I was recently bitten by the Fire Emblem: Three Houses bug, and I had to write about it. As a first-time player, I have to say I’m awestruck and in love with this game, and I think other fellow writers might enjoy it, even if just for the sake of story analysis.
Fire Emblem: Three Houses
Fire Emblem Three Houses is a Tactic RPG game, Nintendo Switch exclusive, if you’ve been distracted.
The main character Byleth (you can pick the gender and a custom name), is a young mercenary who is hired to teach teen warriors at a Monastery/Academy, Garreg Mach. In a Harry-Potter-like environment, students are sorted into three classes, according to the region of Fodlán they come from: the Black Eagles from the Adrestian Empire, whose princess, Edelgard, is also the house leader (for some reason their color is red); the Blue Lions from the Holy Kingdom of Faerghus, lead by Prince Dimitri; and, finally, Golden Deer from the Leicester Alliance, represented by quirky Claude,
The story will take a different perspective according to the house you pick, so choose wisely. Or start a New Game+ after finishing the first route, with perks you earned from the previous play.
Characters and story
From one point to another, you get to explore the monastery, as you get to know each character, and characters get to know each other as well. I feel like writers will particularly enjoy this game. I loved the way characters are displayed at first, showing certain personality traits, but then you get to understand why they’re that way; for example, Bernardetta is like a scared bunny, or Sylvain is a womanizer. The story is so full of secrets that you need to go through it a few times to retrieve answers to all the questions that arise as you play.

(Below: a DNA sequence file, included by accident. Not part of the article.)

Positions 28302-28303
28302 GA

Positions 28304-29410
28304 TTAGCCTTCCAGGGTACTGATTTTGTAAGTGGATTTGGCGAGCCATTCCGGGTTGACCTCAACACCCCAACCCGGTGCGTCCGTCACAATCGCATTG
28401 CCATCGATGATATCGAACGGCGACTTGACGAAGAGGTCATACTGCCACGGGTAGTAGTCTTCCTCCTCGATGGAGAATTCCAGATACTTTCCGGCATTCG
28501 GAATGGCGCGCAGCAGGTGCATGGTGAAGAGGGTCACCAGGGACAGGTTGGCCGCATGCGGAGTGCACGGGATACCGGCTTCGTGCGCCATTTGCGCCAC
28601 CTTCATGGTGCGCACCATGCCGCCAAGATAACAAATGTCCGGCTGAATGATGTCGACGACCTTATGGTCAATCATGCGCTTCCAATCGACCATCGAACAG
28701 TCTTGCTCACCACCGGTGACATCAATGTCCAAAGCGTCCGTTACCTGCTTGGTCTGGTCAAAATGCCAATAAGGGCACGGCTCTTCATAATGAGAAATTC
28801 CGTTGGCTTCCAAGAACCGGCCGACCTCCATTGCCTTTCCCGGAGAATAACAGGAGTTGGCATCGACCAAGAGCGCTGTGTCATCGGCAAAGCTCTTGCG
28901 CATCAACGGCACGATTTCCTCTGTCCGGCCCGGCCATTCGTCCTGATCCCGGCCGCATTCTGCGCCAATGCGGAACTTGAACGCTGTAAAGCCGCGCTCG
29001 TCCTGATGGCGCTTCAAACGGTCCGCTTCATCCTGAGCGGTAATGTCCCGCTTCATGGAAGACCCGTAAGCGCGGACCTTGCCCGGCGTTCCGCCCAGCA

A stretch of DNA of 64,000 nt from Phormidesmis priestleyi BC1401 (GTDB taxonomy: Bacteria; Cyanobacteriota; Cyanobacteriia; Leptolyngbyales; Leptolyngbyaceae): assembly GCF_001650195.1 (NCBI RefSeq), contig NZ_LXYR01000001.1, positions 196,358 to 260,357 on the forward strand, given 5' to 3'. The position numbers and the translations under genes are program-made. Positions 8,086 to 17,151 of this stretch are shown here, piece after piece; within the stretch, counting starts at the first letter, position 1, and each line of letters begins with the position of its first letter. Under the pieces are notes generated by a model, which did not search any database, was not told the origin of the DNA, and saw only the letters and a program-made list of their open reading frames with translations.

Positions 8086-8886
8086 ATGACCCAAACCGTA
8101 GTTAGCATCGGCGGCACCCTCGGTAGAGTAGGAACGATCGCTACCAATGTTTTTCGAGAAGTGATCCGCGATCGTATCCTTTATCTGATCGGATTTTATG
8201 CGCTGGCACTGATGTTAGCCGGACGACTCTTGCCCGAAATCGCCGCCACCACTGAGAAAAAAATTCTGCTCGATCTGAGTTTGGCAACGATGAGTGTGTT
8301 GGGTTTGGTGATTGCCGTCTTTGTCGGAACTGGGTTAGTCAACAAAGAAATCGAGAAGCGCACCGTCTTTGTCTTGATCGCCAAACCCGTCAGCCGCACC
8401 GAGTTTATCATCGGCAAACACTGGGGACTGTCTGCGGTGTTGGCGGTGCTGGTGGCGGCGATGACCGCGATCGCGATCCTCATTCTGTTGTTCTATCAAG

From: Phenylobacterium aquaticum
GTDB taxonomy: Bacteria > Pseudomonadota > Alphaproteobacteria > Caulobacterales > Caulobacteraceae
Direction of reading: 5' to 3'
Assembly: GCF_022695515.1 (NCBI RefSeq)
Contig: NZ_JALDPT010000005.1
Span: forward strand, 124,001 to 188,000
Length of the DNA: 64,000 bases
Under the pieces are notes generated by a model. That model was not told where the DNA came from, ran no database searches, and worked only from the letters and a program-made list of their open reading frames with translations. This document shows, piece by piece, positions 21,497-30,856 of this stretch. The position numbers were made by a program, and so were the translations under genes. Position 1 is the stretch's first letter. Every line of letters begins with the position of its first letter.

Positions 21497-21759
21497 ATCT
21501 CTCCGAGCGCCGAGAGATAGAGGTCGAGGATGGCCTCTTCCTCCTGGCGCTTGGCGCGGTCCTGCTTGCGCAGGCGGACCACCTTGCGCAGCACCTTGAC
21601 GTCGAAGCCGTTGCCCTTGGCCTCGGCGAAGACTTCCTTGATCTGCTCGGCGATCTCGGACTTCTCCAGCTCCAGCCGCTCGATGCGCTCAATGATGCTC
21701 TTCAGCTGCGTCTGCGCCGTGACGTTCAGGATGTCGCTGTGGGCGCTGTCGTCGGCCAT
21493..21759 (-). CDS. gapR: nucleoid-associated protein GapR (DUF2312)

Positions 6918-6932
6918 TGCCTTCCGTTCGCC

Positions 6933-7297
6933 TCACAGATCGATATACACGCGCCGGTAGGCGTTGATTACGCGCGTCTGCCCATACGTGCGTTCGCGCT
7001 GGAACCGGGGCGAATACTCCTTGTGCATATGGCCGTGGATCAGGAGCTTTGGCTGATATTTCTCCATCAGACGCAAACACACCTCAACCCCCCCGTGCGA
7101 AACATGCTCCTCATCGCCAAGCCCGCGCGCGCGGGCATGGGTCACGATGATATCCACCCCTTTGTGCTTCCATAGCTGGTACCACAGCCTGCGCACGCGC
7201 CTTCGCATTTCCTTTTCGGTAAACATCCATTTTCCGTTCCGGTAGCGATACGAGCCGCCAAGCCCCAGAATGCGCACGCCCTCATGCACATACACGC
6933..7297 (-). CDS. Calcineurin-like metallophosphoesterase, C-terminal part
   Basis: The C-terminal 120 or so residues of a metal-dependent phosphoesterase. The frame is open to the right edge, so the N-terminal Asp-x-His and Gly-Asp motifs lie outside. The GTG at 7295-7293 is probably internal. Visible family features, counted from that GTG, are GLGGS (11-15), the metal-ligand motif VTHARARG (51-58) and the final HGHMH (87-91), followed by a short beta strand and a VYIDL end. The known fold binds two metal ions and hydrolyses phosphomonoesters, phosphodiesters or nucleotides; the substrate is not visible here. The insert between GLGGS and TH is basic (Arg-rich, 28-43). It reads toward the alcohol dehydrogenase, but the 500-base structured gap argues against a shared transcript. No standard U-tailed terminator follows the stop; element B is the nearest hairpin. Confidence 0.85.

Fire Emblem Three Houses is not exactly an open-world game, yet there are several gameplay features.
As a professor, you must manage your students’ activities and your own while preparing them for monthly missions, which are tactical turn-based battles related to the main story. As you advance, you build up relationships with your students and learn their backstories.
Each month you have to instruct your students and help them improve their skills (sword, magic, whatnot…), and also, if you don’t feel like it, you can always set to auto-instruct. Then at the weekend, you can pick one activity:
- Explore, which works like any other RPG, and you can talk to everybody and do quests and errands while exploring the monastery;
- Seminar (improving your or your student’s skills);
- Battle: for a quest, paralogue, and auxiliary battles;
- Rest (because who cares about school, anyway?).
Everything you do grants you points that add up to your Professor level. Also, you can recruit students from other houses, except their leaders and respective servants (although there are exceptions).
Why I liked it so much
The main story is impactful and interesting and kept me on my toes the whole time. The mystery around the protagonist is one of the hooks.
The characters are quirky and unique, compelling, fabulously created, and their arcs are surprising and well-connected. The support system shows a cutscene as two characters advance in their relationship, including the protagonist. Those revelations help answer the questions we players have throughout the game.
Also, the writing is gorgeous. Of course, this isn’t literature, but I still think it’s noteworthy. As the story progresses, you get to change your perception of every character. Even characters that seemed annoying AF at first.
Also worth remarking is the character roster, as it’s a good template for character building, particularly on fantasy/sci-fi or action-focused fiction.
Then there is the Church and its relationship to each territory. It’s a story loaded with social critique (noble vs. commoner, crest vs. no crest), political and religious intrigue, not only between territories but also among family houses disputing for power, each string revealing more characters’ stories.
After playing the three routes, I must say Blue Lions is my favorite house, as it has the best group of characters, although Golden Deer has the best final boss (and soundtrack!). The Black Eagles were ok, but I felt like there were a few chapters missing and the ending was somewhat underwhelming.